For a more luxurious experience, the Analogue Pocket ($219.99) provides best-in-class portable play in a sleek form factor and an ultra-crisp screen. You’ll need the original cartridges, but the Pocket plays every Game Boy, GB Color, and Game Boy Advance game natively, with adaptors for more niche systems like Atari Lynx and Sega Game Gear. For lo-fi indie lovers, Panic’s Playdate ($179) is a quirky pocketful of charm with a bright yellow coat of paint and… a movable crank! The bespoke input allows for intuitive play methods: Keita Takahashi’s Time Travel Adventure has players cranking forward and backward in time to move a character through a sequence of 2D obstacle courses.
While the retro handheld scene is flourishing, there have never been more options to play high-spec AAA games on the go. Valve moved its PC ecosystem from the desk to your digits in 2022 with the Steam Deck, a portable computer capable of running the vast majority of your PC game library. The chunky handheld is everything the company’s failed Steam Machines were not: a simple proposition at a good value (starting at $399). With the ability to bring games like Elden Ring, Street Fighter 6, and Cyberpunk 2077 anywhere, the Deck is a fantasy come true for long-suffering PC gamers of the ‘90s who wished they could lug their setups around as easily as a Game Boy.
A growing number of cloud-based devices — like the upcoming PlayStation Portal and the Lenovo Legion Go — will let you play the highest-spec AAA games remotely. Game streaming technology is still in its infancy, but for folks who work and play in an environment with stable high-speed internet, there’s a bevy of machines willing to do your bidding.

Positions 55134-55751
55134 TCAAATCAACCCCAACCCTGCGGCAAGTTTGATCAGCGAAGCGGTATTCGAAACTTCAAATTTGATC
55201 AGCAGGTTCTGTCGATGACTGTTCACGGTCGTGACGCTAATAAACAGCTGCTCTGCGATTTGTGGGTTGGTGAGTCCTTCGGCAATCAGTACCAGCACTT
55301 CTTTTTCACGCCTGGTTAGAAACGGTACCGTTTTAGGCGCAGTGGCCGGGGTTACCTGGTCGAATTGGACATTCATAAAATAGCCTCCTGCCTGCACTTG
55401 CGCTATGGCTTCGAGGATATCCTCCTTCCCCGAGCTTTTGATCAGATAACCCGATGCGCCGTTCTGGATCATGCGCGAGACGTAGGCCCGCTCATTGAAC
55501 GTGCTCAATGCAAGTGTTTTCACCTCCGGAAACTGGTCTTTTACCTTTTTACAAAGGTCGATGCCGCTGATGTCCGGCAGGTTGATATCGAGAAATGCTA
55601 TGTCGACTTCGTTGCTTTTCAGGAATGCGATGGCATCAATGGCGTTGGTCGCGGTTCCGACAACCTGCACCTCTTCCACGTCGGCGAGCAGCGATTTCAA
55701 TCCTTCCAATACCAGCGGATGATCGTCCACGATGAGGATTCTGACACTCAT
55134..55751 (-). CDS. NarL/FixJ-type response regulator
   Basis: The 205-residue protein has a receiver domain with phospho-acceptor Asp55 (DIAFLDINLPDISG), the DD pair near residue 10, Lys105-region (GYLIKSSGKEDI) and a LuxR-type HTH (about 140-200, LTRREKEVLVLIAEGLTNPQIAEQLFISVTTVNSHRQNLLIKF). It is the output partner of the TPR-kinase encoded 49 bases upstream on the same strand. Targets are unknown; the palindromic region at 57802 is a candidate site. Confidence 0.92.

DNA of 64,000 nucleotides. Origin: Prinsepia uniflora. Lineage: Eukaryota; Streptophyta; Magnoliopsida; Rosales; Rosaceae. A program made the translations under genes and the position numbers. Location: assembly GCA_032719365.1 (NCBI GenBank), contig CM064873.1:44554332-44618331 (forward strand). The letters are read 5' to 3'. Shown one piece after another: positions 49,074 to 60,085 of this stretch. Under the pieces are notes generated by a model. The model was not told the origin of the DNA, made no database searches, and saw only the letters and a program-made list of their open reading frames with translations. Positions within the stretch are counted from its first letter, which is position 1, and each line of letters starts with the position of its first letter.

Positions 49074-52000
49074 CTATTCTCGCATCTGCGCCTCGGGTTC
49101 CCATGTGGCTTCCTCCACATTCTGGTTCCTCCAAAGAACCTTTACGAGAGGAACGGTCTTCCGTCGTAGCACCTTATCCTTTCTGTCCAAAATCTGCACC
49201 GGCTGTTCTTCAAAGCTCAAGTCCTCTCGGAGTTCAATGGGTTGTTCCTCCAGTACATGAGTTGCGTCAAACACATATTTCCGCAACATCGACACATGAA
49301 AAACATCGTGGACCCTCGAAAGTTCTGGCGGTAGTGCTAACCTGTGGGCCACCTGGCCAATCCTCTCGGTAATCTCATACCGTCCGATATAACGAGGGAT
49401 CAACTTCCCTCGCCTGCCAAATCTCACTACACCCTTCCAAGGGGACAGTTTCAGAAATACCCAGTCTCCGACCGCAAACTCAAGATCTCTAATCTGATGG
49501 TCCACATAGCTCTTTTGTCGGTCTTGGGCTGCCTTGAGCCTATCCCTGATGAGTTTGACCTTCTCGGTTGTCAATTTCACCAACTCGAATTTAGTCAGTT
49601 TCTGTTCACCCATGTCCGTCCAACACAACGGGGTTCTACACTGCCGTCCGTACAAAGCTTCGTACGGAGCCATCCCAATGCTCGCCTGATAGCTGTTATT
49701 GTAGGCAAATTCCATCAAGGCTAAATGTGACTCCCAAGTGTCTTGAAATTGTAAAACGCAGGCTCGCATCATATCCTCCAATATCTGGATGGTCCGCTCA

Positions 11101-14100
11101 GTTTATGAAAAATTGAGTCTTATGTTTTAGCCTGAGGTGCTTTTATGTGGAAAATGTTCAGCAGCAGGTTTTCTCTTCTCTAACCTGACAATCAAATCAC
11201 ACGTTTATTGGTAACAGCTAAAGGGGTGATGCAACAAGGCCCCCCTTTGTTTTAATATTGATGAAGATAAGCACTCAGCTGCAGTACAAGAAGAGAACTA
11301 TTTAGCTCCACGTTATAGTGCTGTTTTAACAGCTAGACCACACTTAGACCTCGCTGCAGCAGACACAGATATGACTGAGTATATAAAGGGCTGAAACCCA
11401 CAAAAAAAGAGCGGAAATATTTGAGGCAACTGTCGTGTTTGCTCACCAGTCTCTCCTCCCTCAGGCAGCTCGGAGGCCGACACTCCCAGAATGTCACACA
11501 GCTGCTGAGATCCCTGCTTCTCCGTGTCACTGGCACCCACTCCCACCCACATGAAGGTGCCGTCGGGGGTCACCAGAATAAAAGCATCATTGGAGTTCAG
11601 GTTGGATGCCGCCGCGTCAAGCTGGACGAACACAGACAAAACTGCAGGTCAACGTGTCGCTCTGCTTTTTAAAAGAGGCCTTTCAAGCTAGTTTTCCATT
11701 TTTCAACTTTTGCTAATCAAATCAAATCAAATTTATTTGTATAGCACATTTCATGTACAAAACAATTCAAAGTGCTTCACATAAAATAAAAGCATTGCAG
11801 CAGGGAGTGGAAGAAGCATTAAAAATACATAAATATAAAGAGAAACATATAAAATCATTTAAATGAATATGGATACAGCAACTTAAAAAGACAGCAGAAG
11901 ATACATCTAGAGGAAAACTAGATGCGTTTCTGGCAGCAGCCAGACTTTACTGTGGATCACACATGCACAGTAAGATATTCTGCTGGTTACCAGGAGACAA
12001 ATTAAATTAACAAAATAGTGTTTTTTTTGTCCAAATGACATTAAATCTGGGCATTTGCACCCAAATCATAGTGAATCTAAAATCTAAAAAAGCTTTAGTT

The Logitech G Cloud is also a solid choice with a sleek aesthetic. For $349, you get a 7-inch screen with 1080p resolution and a device that works especially well with Microsoft’s Xbox remote play and Game Pass. The Asus ROG Ally has more power under the hood and a bigger storage capacity — just in case you wanted to supplement your streaming with games downloaded directly to the system — but at nearly double the price, you pay for the privilege. The newest option is Lenovo’s Legion Go, which apes the detachable side-controllers and kickstand of the Switch, and has the biggest screen of the category at 8.8 inches.
But while there are plenty of great handheld gaming consoles to choose from, the next generation may be even more promising.
What’s Next for Handheld Gaming?
The future is just a present that hasn’t arrived yet, and gamers can expect to see more dedicated handhelds in the months and years ahead. Coming later this year, the PlayStation Portal is a “remote player” for your PS5 that looks like a dedicated handheld but has more in common with Nintendo’s Wii U GamePad. The Portal connects over Wi-Fi and allows you to play your installed PS5 games on an 8-inch LCD screen while others use the TV to watch Vanderpump Rules. Attached to the screen are what look like two halves of the PS5’s DualSense controller, including advanced haptic and force-feedback features. Priced at $199, it offers a kind of handheld experience many opt for: playing full console games in the palm of your hand. Just don’t expect to put time into Spider-Man 2 on the bus. The Portal requires an internet connection and has no internal memory or processor of its own.